So thanks Pinelake Middle School Ministry and Jesus, for reminding this little girl that He is generous and able to provide when we walk in the things He’s calling us to. Thanks for being the “hands and feet” (clap, clap. stomp, stomp.) of Jesus tonight.

Go do those things. You won’t regret it.

–Hallie.

The first year.

community1

Almost six months into the second year, and I needed to write this. Before I could write anything else, to get this one out. I’ve been trying for a while, but today it happened and it could be better but I’m good with it just being. –H.

Saying “your first year out of college is really hard” to a person in their senior year is like telling a senior in high school that “freshman year will be so much fun”. They get it. They hear it over and over, in fact. But they still find themselves completely unsure of what to do when mom and dad pull away from campus and they’re really left all alone. They eventually figure it out, and probably have a little too much fun in the meantime, but they walk away, typically, without better words to explain the phenomena they’ve just experienced. You’ll hear them say to new high school grads “freshman year is so much fun.”

Being a college grad is the opposite of fun, at first anyway. You realize you know absolutely nothing, and this time mom and dad drive away it’s a little less exciting and a little more terrifying. Over the course of the year, you figure it out, typically with a few more tears than the years previous, and at the end of the year, you chalk it up to the first year out of college and celebrate the beginning of a new season, one in which you actually might know a little bit of what you’re doing.

My first year out of college came and went just like that. It was messy and hard and overwhelming, and I look back and realize it was 75% all up in my head. I worked for a wonderful church that was going through a lot of transition, and sometimes I got stuck in the cracks of transition. And it was just what I needed. It was the first time in my life that I wasn’t a superstar. The first time that I didn’t own the world and feel competent to run it with my bare hands.

I learned a lot about who I was and who I wasn’t. I began to understand my desire for autonomy as a personal need–the way in which I was created to fill my place in the world–instead of an inability to submit to authority, something I haven’t quite figured all the way out yet. I learned about submission and seasons and what it looks like to be fully alive in a situation you don’t like. (I learned from failure on that last one.)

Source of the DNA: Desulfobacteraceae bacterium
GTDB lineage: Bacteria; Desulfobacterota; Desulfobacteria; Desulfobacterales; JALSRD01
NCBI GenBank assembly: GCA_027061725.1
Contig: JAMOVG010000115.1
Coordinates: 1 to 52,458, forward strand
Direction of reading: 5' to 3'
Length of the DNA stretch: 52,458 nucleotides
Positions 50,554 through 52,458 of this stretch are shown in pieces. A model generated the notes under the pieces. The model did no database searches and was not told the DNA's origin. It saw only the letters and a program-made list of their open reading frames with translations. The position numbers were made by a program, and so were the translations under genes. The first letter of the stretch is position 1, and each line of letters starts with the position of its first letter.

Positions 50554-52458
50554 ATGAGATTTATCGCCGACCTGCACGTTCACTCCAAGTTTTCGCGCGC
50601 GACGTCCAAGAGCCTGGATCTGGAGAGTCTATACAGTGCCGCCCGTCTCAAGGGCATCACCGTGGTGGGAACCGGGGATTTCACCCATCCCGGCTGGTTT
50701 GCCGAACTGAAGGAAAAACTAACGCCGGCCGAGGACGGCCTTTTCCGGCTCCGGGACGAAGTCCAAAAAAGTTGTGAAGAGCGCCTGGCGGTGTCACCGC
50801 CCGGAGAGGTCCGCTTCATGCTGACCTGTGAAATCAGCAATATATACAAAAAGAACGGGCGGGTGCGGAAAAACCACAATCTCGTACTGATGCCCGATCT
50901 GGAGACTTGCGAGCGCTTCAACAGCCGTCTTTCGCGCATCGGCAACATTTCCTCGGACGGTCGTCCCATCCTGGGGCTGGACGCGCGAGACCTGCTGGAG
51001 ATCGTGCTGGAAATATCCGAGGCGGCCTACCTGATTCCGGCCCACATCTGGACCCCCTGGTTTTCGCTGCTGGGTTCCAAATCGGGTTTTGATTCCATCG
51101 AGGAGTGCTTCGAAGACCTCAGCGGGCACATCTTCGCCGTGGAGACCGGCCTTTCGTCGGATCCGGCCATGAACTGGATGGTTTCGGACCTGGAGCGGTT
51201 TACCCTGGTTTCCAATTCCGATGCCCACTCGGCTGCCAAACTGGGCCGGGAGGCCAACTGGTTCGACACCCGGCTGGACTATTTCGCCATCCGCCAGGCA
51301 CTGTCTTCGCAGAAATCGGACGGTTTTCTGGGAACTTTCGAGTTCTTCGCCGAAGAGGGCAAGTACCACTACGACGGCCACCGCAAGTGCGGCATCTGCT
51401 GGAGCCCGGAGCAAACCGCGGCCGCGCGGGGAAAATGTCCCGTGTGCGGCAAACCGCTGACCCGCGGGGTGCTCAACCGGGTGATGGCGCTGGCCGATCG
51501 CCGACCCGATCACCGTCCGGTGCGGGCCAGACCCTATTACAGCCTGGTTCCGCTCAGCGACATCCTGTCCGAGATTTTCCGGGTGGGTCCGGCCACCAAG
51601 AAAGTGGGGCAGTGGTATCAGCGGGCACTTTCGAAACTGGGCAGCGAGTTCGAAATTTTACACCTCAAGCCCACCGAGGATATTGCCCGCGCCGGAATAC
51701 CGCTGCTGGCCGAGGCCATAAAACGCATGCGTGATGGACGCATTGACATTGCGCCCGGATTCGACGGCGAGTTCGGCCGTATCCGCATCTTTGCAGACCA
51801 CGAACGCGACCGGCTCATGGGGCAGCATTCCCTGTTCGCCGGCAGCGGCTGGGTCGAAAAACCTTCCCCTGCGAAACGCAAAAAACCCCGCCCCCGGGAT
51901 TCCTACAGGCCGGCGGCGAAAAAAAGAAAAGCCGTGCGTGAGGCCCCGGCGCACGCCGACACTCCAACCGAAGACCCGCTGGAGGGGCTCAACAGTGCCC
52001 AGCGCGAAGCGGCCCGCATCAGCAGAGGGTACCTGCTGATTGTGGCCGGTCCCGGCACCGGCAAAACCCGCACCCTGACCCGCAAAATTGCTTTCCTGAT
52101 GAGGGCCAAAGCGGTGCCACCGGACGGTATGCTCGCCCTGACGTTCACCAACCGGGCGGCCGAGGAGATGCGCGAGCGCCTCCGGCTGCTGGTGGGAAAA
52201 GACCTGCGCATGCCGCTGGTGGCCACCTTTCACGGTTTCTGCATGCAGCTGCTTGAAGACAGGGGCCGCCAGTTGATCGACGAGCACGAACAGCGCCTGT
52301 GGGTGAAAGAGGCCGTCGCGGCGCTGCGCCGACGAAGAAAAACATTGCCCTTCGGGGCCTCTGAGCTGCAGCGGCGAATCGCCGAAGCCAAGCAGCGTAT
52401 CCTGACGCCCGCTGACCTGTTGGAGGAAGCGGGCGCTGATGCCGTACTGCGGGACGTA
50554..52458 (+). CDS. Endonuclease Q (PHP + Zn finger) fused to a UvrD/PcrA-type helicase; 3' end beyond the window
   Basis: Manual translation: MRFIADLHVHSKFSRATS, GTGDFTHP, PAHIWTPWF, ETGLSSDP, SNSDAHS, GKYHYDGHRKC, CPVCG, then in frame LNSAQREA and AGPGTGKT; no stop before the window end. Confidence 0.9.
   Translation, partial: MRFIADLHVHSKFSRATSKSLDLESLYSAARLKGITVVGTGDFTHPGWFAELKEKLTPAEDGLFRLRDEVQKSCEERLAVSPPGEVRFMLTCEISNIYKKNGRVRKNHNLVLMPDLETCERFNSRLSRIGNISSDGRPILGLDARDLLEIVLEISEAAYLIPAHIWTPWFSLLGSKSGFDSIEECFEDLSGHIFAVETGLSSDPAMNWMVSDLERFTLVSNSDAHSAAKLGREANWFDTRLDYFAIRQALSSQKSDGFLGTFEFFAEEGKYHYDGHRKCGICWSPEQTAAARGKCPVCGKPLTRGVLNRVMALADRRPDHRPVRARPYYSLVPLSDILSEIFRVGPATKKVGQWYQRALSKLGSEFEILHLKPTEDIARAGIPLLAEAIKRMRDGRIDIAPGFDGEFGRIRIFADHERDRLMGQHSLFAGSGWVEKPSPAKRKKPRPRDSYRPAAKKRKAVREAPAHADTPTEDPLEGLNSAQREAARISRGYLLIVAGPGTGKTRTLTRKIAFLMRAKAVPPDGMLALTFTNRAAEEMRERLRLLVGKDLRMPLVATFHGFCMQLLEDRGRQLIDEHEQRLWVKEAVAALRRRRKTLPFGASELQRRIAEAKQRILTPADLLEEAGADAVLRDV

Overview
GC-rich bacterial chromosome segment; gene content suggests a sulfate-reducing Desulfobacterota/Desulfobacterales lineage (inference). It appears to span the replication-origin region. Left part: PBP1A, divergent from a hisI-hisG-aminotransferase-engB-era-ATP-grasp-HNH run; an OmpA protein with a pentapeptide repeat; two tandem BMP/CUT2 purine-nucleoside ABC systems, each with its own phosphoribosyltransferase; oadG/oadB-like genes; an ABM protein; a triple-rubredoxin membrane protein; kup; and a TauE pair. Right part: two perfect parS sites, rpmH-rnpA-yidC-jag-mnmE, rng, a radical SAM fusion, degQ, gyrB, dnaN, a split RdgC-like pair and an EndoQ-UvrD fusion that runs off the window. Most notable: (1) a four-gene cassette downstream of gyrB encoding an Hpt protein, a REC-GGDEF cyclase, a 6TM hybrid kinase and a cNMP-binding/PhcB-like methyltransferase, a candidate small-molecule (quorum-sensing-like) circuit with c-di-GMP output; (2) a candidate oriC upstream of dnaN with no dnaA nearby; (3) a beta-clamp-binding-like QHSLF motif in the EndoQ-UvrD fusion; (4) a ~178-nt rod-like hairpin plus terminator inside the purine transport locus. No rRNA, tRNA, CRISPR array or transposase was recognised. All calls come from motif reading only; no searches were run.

Actually, I learned from failure a lot that year. I learned what it was to be just alright at something and that be enough. To depend on God and for God not to come through in the way you thought He would–with miracles and lightning bolts–but to see His movement just the same. I learned that, in some seasons, my fingers can’t type in this space because my brain can’t process in a way that would work itself out onto a screen without phone calls from a worried mom and questioning hearts from those on the edges.

I learned to embrace, however, that I am a writer. That it’s a part of me. Not just something I choose because I enjoy it, but the way in which I best process. I learned even more that I’m a planner. Of events and situations and businesses. That I thrive on it all. Because Dot was created in that first year. Really created. She went from a developed idea in a classroom to a line of products I could hold in my hand in that year. She became tangible and overwhelmingly good in that year.

I don’t have answers for you first-years. Other than to say it does kind of suck, and it will get better. I don’t have answers other than to say that you aren’t crazy, and then sometimes you really are, and that’s okay too. That there’s a plan in it all, and you’ve got to walk it out, and even the really scary parts that you’re not sure could end up good, ever, they’ll be good somehow too. Somehow, you’ll be thankful. So that’s the first year. And the blocks that stacked together to make the second one that much sweeter.

’til next time.
–Hallie